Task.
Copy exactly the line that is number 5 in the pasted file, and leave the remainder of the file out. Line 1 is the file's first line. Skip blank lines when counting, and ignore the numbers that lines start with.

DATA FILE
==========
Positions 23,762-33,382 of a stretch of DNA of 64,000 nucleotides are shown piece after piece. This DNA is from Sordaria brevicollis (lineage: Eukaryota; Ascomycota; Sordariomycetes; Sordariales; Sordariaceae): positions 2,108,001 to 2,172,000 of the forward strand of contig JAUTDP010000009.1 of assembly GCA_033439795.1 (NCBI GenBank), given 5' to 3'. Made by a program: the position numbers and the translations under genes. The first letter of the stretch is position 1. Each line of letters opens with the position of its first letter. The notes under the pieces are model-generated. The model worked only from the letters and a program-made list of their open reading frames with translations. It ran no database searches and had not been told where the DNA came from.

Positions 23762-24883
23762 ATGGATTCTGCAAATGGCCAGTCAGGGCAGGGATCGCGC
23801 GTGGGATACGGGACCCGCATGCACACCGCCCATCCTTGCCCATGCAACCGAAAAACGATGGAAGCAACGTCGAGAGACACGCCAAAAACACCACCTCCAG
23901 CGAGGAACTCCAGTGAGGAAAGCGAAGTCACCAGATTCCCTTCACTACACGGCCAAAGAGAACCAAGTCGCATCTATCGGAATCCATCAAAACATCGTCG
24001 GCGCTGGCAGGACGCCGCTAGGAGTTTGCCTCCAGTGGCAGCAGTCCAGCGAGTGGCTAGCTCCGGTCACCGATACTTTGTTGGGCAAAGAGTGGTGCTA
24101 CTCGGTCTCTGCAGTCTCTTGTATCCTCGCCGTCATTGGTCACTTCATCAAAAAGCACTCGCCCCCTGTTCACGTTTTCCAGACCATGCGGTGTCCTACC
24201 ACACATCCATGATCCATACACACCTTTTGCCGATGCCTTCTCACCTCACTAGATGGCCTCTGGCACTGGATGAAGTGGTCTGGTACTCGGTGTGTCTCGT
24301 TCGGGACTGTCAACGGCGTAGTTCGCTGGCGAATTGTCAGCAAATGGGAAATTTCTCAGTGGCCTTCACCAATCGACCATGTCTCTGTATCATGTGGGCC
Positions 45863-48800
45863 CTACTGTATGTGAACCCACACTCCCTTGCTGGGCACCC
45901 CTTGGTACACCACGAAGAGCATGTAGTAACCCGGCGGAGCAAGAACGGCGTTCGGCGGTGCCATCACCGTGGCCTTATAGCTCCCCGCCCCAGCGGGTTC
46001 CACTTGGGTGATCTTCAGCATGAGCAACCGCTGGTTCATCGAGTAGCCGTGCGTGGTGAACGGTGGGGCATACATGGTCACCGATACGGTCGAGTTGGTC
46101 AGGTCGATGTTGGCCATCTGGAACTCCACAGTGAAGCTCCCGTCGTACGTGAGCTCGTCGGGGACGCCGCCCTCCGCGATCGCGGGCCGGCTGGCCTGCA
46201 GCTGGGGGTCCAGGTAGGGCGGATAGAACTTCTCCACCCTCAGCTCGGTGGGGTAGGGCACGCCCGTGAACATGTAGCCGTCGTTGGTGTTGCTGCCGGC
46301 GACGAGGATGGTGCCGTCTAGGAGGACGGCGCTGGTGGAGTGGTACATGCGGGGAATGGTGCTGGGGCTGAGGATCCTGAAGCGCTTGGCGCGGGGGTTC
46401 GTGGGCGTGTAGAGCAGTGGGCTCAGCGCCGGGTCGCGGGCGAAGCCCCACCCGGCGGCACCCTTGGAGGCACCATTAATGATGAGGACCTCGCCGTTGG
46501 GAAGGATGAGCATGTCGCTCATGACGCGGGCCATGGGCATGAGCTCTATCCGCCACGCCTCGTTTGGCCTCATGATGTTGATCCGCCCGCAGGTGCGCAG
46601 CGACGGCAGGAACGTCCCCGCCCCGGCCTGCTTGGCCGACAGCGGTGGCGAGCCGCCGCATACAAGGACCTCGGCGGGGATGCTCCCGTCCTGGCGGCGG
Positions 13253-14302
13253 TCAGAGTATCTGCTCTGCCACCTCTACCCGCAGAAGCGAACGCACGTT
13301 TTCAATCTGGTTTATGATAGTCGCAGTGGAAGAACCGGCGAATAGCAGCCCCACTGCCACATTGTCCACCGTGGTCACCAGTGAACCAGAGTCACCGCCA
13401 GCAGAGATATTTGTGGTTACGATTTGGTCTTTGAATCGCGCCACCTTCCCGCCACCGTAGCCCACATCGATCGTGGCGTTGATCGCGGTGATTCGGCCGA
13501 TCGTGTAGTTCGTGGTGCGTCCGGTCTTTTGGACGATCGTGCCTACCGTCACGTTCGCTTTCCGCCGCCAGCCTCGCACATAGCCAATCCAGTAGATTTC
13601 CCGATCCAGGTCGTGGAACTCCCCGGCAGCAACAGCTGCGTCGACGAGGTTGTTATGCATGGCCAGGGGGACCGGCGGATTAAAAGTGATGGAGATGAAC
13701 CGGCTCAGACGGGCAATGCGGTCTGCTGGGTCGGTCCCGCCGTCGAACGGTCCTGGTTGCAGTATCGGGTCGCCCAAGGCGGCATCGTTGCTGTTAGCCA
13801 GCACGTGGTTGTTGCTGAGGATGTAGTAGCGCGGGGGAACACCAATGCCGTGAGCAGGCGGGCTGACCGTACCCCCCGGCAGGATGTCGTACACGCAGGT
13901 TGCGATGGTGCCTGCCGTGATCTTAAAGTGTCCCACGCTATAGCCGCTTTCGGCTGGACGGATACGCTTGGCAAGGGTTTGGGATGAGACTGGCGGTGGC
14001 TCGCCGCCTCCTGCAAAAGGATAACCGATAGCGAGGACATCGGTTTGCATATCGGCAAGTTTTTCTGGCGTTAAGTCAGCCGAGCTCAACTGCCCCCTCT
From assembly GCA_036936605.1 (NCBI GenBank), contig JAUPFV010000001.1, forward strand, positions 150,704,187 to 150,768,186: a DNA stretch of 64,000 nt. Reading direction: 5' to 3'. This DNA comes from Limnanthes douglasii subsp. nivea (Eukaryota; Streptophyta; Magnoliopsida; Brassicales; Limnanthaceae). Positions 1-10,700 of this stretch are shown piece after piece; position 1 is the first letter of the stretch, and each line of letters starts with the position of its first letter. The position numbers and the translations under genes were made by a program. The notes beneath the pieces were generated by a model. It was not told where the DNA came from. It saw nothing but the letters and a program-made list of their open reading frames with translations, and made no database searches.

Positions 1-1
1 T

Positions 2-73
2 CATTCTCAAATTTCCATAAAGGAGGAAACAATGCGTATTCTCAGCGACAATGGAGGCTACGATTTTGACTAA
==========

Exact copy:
23901 CGAGGAACTCCAGTGAGGAAAGCGAAGTCACCAGATTCCCTTCACTACACGGCCAAAGAGAACCAAGTCGCATCTATCGGAATCCATCAAAACATCGTCG